"It's good to know people," Cerza added. "Ironically enough, we've got the same quality of wing we've been using the last 10 years. We didn't take the wing supply out of the Western New York market, it came from somewhere else – it didn't hurt the local restaurants with supply. I wouldn't have done that."

Cerza estimated the cost of the wings was 70% higher than a typical Wing Fest year, and 35-pound jugs of fryer oil have jumped from $20 pre-pandemic to $40 this summer. The rising costs have forced Wing Fest admission to jump from $5 in 2019 to $20 this year – with the pandemic gap filled by last year's virtual event – and individual wings to increase from $1 apiece to $1.25 on festival day. 

But even with precious wings in hand – stored at a "secret location," Cerza said – recruiting vendors was an additional hurdle. Four restaurants – two local and two national – dropped out because of staffing issues and general exhaustion among the reasons, Cerza said. Twenty-two restaurants – 17 of which serve wings – will have stands in Orchard Park on Labor Day weekend.

"I think in the hospitality industry, people ... had time to reevaluate their life, their career, what they wanted to do. People in the hospitality industry didn't know if they wanted to keep working weekends and nights in a hot kitchen," Cerza said, adding that the boom of warehouse jobs through Amazon, health concerns over Covid-19 and the $300 unemployment bump also played a role in the shortage.

Even local vendors had to temper their expectations, with Danny's South operating one booth at Wing Fest instead of the two they were offered. "We couldn't do two booths and run two separate locations," said Mark Ebeling, part of Danny's ownership team. "We wanted to follow through by participating in Wing Fest without taking away from the quality" of service.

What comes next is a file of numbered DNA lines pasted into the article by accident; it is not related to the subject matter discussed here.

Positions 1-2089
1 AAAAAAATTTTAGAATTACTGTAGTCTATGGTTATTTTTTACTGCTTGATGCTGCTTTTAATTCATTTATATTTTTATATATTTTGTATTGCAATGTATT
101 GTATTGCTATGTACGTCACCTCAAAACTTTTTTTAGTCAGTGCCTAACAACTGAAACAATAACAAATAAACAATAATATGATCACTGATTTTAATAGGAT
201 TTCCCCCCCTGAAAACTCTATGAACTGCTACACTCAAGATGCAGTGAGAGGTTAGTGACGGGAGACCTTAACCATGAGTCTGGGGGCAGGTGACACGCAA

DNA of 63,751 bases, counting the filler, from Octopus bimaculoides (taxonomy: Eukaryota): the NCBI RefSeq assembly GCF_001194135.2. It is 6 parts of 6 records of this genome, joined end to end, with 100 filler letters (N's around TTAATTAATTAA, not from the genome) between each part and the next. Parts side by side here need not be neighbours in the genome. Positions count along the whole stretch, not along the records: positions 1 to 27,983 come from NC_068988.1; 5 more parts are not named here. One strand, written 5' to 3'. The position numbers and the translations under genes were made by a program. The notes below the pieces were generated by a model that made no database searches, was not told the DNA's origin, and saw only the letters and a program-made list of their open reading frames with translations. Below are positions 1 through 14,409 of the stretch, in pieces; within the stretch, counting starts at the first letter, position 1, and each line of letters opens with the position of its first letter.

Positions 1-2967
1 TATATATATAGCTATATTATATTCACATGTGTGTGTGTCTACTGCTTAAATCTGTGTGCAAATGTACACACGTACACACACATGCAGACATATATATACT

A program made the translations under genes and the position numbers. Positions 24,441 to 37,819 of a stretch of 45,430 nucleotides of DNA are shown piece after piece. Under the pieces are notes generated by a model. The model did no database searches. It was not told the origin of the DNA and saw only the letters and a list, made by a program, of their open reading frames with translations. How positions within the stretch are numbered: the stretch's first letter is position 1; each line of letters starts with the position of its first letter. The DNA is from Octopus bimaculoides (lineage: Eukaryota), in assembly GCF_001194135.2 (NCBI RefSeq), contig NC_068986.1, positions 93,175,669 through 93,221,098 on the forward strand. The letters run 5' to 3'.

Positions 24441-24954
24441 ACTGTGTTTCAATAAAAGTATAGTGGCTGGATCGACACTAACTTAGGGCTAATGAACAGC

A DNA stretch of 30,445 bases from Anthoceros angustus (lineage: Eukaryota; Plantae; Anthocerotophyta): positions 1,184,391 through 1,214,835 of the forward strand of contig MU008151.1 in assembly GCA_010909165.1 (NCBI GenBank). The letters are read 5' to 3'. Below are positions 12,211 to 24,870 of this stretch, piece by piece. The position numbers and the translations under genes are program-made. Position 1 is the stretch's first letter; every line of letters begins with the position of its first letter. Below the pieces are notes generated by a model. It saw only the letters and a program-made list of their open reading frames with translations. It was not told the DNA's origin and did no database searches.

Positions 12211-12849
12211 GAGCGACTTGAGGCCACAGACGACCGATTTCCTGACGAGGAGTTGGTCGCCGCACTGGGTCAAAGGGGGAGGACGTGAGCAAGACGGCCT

Bills Stadium restaurants EBLINGHickey (copy) (copy)

Mark Ebeling, left, has kept his Monday Madness wing special, where one order of wings costs 10 cents per wing, as long as a customer purchases two drinks.

Wing Fest's move from downtown Buffalo to Orchard Park piqued Ebeling's excitement as Danny's South is now within walking distance of the festival.

"Hosting it at the stadium is really big for the whole area," said Ebeling, whose bar-restaurant still celebrates Monday Madness with 10-cent wings. "I think it's going to make the whole area go crazy."

For Booty's Wings, Burgers & Beer, venturing from Arizona to the Buffalo area for a seventh Wing Fest appearance remained a worthy venture for co-owner Andy LiButti, an expat from Rochester. Instead of hauling a small staff the 2,240 miles that separate Surprise, Ariz., from Orchard Park, LiButti recruits family and friends from Rochester to help at his booth each year, allowing him to keep his three Arizona restaurants running.

These sacrifices and changes reflect the approach to the 2021 Wing Fest as a whole, which moves forward in spite of an unusual number of tangles.

"Most of the way there was doubt, but you had to keep planning along the way," Cerza said. "We had to call some audibles."

The Buffalo News: Food & Drink